August 11, 2017. I was getting ready for our second varsity football practice of the day; strapping on my cleats and tightening my shoulder pads, I was ready to compete for ta spot on this team.
The next thing I recall from that day was waking up to my sister’s voice in a hospital bed. Everything else I know about August 11, 2017 is from the recollection of others.
Apparently, the entire squad was on the goal line, one player across from another, ready to throw themselves into each other. Once all eyes were on me I got into my stance, put in my mouth guard, and waited for the whistle to blow. On the whistle, other players saw me go head first into my teammate. Once the whistle blew to end the skirmish, teammates close to me noticed something was off.
“You looked confused, almost as if you didn’t know where you were. But you still got right back to the line ready for coach to come back to you,” Jr. Eric Paauwe said.
Apparently that’s exactly what I did. As soon as the whistle and eyes were back on me I was ready for more contact.
“The second hit was much louder than your first hit. As soon as coach moved on you got up and stumbled over to a coach and said you didn’t feel so good. Then we saw you trip over yourself trying to get to the trainers’ room,” Paauwe said. After finding the trainers Jenna Maki and Frank Lerchen, they ran a few quick concussion protocol tests and got me in an ambulance and on my way to Holland Hospital.
Only days after leaving Holland Hospital I found myself in the Bone and Joint Center prepared for my appointment to see how long I would have to sit out of the season. Once the doctor gave me the fateful news that I would be missing my entire varsity football season I couldn’t help but burst into tears.
After hours of regret and sorrow, I realized I had a long, rough, and rigorous journey back to my full health.
First came my impact test. The impact test is a memory based computer test a person takes after a recent head injury. I know I’ve always had ease with memory style testing, scoring high in each category; however, after my diagnosis, I failed each category by a significant amount. Embarrassed and ashamed of my score I knew I’d have to score much higher on my retake months down the road.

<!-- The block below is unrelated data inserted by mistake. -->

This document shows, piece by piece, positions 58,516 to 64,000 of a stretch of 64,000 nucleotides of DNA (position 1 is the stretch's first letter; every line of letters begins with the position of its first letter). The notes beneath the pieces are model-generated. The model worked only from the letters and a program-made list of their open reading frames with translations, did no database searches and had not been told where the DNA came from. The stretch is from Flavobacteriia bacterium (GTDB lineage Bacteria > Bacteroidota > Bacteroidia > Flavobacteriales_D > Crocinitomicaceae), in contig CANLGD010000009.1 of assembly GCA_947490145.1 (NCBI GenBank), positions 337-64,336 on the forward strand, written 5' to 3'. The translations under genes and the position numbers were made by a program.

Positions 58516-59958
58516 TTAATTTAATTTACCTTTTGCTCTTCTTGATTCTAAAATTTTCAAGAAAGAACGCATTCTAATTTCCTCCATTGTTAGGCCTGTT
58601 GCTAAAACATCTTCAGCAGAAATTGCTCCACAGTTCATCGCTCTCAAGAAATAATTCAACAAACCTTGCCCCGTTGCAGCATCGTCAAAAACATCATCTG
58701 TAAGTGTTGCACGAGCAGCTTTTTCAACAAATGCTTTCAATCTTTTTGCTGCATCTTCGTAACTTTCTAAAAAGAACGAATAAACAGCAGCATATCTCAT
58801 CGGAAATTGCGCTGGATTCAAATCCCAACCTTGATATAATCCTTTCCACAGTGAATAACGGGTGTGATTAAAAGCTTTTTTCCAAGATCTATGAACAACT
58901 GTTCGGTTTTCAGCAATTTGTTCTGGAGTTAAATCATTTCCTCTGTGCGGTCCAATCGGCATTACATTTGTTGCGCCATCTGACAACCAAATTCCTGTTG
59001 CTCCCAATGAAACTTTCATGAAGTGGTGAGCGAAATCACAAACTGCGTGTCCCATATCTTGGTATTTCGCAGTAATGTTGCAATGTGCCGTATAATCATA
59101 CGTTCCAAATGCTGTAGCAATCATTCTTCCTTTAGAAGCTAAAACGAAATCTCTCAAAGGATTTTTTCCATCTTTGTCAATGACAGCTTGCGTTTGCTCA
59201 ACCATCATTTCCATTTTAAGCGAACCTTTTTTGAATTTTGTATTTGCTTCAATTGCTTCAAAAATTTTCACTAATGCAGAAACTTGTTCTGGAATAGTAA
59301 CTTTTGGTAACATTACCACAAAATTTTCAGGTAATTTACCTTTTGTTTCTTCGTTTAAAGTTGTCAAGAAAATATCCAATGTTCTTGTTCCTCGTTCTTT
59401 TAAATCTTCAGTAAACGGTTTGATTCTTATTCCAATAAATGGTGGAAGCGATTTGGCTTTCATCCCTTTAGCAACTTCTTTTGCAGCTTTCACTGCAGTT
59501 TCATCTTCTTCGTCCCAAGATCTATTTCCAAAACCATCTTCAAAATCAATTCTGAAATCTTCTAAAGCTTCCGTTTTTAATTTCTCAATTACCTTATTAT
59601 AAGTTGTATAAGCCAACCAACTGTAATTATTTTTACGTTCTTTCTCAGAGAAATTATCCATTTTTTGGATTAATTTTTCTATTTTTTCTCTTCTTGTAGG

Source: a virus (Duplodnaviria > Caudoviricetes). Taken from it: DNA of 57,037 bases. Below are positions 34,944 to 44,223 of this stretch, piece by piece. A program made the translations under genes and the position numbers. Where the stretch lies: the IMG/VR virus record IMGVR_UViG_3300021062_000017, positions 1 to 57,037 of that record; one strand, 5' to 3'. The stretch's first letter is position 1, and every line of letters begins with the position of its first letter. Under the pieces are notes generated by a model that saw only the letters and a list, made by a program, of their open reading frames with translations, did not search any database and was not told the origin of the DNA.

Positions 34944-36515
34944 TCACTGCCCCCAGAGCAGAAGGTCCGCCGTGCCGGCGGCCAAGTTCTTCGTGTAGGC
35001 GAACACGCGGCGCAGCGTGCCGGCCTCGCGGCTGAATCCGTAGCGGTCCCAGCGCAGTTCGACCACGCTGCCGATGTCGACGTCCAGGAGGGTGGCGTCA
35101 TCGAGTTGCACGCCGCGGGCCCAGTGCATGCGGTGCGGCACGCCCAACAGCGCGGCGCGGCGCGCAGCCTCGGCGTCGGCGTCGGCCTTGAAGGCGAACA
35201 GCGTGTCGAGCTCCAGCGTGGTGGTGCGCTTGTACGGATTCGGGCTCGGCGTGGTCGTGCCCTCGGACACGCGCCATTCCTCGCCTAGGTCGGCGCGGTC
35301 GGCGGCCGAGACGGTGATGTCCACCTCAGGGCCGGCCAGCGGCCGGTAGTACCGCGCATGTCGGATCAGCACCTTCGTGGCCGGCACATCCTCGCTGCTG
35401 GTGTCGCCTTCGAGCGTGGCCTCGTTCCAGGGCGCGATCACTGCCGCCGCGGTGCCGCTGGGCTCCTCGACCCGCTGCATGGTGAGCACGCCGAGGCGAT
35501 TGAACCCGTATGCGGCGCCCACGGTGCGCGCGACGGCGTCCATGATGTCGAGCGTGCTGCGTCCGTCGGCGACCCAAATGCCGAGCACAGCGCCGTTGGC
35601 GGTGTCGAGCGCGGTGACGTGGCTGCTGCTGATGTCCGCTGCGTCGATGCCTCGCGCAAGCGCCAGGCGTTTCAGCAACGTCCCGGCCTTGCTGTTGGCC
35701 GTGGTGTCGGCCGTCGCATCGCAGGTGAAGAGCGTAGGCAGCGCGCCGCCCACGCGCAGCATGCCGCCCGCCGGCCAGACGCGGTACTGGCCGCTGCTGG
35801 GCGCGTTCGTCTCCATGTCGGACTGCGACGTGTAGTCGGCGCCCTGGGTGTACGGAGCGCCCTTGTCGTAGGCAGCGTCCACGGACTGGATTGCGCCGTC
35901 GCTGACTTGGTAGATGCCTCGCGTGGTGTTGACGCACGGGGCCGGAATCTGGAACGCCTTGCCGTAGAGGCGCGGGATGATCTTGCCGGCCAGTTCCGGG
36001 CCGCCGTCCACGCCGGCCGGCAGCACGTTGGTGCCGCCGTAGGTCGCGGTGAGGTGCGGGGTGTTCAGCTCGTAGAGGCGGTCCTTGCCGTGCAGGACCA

Next came my medication. Not only did I have to deal with the fact that I was missing out on my junior season, I had the endless headaches and dizziness. I had never had problems with my balance or head pains; however, after August 11 I found it hard to sleep and walk straight. I was prescribed pills that would help with my dizziness and took Tylenol for my headaches. The downside, besides the inconvenience of taking multiple pills every day, was the sleepiness that followed. While it was nice being able to walk in a semi-straight line, I found it increasingly difficult to stay awake and alert throughout the day.
Finally came the physical therapy. Therapy consisted of rigorous endurance workouts along with balance exercises to see how my symptoms would react to working out. Twice a week I found myself in the Physical Therapy unit of the Bone and Joint Center performing numerous exercises hoping my headaches and dizziness would stay at a minimum. After months of therapy and feeling better and better every day, I thought I was finally ready to come back to the sport I love.
After my final therapy session, my final challenge was to complete my RTP or return to play with Maki. Return to play was a two-day physical test. With endless jumping jacks, planks, and mountain climbers I felt just as healthy as I ever have.
Finally, months after August 11, 2017, I was back in the weight room, lifting on my own. After finishing my final set on bench press and being able to get up with no dizziness or headaches, I was feeling better and healthier than I had ever before.